Male-Dominated Occupations and Substance Use Disorders in Young Adulthood.

Am J Mens Health. 2020 Mar-Apr;14(2):1557988320908105

Authors: Leadbeater B, Ames ME, Contreras A

Abstract
This article examined associations between male-dominated occupations and substance use disorders in young adulthood, accounting for adolescent experiences of work intensity (more than 15 hr a week at 16 to 17 years of age) and substance use (i.e., smoking, heavy drinking, cannabis, and illicit drug use). The moderating effects of biological sex and coming from a family with a low socioeconomic status (SES) were also assessed. Data were from a 10-year prospective study of community-based youth aged 12-18 in 2003 (T1; N = 662; 48% male; Mage = 15.5, SD = 1.9). Their occupations at ages 22-29 were categorized so that higher scores indicated more male-dominated occupations. Young adults in male-dominated occupations (more than 75% males) had lower education, worked in less prestigious occupations, and earned higher hourly wages than those in the other gendered-occupation groups. Work intensity in high school was associated with substance use at ages 18-25 and substance use was also associated with alcohol- and cannabis-use disorder symptoms and illicit drug use in young adulthood (ages 22-29). Adding to these effects, employment in a male-dominated occupation was associated with more cannabis-use disorder symptoms for the low, but not the high SES group. Public health messages need greater focus on preventing substance use disorders among individuals employed in male-dominated jobs in young adulthood. Efforts to promote self-assessment of problematic substance use and motivation to change may be particularly important for young workers.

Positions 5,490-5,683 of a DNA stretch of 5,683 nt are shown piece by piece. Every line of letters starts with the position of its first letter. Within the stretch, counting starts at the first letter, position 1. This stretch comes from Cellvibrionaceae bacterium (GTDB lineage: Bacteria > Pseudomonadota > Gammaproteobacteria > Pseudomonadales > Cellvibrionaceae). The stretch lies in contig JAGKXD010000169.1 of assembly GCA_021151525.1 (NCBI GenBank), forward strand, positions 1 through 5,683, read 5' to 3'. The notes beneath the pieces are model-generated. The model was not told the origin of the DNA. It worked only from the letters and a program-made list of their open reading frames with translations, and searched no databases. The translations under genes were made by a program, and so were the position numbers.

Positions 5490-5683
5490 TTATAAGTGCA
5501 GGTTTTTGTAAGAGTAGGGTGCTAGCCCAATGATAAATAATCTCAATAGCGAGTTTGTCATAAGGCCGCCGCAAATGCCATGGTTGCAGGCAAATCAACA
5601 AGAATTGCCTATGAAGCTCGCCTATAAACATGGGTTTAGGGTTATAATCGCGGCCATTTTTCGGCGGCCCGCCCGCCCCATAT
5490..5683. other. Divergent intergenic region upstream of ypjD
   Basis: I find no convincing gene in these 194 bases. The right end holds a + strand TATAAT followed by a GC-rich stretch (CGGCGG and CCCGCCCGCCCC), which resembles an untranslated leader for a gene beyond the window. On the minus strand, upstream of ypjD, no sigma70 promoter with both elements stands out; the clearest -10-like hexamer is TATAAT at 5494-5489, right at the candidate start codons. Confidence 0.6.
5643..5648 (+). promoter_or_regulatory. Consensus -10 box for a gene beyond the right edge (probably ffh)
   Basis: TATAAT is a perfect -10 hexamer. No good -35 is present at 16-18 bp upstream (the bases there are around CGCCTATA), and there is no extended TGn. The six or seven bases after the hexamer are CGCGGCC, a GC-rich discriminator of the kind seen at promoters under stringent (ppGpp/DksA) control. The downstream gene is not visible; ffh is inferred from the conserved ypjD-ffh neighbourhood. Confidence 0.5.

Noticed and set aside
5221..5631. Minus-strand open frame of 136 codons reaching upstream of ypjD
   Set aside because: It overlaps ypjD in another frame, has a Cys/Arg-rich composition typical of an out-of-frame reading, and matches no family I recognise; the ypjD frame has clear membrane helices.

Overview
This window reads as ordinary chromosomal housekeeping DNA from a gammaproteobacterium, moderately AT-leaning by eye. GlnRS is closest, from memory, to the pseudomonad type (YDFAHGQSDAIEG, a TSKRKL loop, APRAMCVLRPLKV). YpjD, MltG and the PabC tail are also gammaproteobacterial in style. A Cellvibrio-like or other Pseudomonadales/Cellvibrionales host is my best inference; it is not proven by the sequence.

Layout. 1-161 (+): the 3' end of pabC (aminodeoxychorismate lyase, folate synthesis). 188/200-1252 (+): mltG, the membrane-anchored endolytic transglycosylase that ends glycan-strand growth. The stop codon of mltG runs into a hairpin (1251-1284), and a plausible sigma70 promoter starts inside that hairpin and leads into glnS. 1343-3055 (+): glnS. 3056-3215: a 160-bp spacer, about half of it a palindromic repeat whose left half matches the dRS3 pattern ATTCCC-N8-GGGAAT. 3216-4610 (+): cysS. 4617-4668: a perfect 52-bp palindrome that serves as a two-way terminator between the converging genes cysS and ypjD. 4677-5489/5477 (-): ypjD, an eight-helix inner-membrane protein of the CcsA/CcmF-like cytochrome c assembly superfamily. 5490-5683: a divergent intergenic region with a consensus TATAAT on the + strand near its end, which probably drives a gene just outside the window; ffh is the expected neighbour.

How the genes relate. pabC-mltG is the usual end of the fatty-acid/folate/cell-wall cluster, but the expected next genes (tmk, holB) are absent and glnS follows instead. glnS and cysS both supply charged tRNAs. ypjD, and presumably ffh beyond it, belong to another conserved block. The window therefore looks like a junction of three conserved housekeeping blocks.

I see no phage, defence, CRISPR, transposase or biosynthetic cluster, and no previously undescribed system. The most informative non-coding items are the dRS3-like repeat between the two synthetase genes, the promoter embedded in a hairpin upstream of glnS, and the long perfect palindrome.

PMID: 32297830 [PubMed – as supplied by publisher]


Source: ncbi 2

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